I have posted some pictures (in a previous post) of the exposed ceiling and the old oak joists .  What you see here is the unfinished attic.  The BX armored cable you see was for the old ceiling light fixture.  This was the only wiring for the room.  There were no receptacles in any of the upstairs rooms when we moved here, only single ceiling light fixtures with a wall switch.

Reason for bowed ceiling

There are a couple reasons for the bowed ceiling.  As I previously mentioned, both the floor and the ceiling sagged like a saucer.  The sag was about 4″ in the center of the room.

Sag reason #1.  The old 2×8″ oak joists (roughly 16″ on center) spanned almost 16′.  This is undersized for this span (even considering they were oak).  Looking at the span tables, the joists should have been 2×10 – 2×12, depending on the species of lumber.  I would like to state that the 2×8 oak joists were rough sawn and were a full 2″x8″ (more or less, as things were not exactly “standard” back then).

Sag reason #2.  We were told that previous Amish residents from the past had brought the bathroom facilities inside.  In order to have “running water”, they had rigged up a gravity system where they stored the water upstairs and piped it down to the bathroom below (much like a water tower).  Now with water weighing 8 lbs/gallon it is very easy to see how even having a 500 gallon tank up there would easily weigh 4000 lbs.  And, if it leaked, that would cause even further warping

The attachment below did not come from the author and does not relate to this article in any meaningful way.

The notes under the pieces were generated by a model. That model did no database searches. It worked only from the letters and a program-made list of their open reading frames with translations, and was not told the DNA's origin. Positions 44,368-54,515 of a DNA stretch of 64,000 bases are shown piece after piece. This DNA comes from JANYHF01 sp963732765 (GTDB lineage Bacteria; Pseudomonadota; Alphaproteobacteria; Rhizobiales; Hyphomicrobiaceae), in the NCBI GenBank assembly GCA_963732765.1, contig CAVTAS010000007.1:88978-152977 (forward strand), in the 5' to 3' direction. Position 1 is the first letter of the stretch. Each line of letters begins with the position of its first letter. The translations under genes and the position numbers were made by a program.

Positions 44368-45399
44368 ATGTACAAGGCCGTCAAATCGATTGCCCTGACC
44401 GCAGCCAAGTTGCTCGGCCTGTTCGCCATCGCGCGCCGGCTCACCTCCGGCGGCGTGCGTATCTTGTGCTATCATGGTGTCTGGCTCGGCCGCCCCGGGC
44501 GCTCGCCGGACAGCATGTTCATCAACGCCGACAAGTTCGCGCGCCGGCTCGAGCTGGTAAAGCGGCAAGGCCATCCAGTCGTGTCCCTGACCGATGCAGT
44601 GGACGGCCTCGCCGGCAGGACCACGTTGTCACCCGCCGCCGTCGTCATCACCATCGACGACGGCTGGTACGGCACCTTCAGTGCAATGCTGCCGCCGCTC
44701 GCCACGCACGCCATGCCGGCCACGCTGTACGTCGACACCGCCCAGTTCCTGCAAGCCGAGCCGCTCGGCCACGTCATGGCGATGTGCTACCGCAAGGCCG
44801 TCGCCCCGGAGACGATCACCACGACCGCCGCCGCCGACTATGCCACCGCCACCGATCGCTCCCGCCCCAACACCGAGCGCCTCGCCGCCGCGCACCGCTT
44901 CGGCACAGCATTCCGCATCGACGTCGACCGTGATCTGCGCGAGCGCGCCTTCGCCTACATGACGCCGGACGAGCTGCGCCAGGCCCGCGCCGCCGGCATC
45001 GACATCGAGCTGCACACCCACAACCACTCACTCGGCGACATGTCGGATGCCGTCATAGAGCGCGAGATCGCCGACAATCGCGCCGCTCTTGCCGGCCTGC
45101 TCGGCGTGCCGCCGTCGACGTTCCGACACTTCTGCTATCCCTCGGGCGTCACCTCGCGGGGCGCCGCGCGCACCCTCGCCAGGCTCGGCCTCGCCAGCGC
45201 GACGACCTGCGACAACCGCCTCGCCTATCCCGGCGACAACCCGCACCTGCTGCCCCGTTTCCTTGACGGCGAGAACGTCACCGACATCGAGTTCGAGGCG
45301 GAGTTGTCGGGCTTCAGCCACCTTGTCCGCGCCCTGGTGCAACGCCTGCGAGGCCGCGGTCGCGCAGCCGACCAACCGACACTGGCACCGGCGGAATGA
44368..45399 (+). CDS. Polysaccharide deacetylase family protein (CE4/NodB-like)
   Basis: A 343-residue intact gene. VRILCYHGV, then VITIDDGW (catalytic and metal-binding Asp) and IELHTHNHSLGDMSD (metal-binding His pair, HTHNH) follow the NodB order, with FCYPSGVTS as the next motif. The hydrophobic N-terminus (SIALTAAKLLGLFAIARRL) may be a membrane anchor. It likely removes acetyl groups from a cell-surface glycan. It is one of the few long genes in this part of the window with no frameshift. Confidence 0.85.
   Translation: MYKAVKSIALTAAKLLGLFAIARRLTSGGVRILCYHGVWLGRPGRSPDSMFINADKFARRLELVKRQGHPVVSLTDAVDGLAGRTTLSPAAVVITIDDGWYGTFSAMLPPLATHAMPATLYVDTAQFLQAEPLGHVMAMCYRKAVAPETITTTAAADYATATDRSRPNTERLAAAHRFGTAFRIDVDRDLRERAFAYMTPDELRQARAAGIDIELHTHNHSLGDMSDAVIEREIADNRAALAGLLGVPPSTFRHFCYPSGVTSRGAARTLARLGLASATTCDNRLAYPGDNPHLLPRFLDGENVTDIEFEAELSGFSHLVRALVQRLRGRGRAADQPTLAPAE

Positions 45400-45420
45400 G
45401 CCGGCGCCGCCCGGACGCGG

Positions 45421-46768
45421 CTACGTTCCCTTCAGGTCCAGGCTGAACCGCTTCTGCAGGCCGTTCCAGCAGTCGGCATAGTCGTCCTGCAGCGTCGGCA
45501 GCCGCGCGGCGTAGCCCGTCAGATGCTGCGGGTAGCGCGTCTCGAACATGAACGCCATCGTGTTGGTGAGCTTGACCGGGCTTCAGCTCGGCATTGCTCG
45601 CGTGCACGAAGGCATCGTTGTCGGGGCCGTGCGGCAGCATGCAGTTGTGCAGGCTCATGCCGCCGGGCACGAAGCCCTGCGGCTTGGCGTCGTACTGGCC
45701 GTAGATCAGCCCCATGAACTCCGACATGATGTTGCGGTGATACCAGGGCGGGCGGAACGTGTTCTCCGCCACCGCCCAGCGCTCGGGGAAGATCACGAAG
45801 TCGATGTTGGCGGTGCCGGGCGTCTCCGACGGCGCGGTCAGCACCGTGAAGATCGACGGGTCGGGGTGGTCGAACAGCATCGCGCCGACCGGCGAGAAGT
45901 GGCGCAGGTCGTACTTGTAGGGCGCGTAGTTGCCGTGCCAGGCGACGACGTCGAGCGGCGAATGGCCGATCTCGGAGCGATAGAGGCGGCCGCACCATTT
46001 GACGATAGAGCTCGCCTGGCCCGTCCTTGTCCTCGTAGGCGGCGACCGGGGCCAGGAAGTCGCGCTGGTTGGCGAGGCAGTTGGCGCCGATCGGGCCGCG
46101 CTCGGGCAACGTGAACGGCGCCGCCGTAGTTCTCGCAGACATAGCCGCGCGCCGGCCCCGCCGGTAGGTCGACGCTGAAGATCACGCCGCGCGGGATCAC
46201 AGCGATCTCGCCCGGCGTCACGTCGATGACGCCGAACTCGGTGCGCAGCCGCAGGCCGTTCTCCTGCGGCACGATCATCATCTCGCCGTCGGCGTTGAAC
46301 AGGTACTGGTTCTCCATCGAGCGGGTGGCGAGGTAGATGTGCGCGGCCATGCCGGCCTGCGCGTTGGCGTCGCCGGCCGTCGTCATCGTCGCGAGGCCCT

The floor of this room was obviously the ceiling of the 1st floor room below.  I had previously leveled that ceiling by removing the plaster and lath in that room.  Then, instead of doing anything with the existing undersized oak joists, I went to the low point of the ceiling and “sistered” 2×6″ boards onto the existing 2×8 oak joists.  The old joists, over nearly a 100 year time frame had sagged as far as they were going to.  By sistering the new 2×6 joists to these, I actually strengthened the span.  Once the ceiling was level, we installed full length 3/4″  T&G bead board (which I stained).  We had also redone the walls in this room and wallpapered.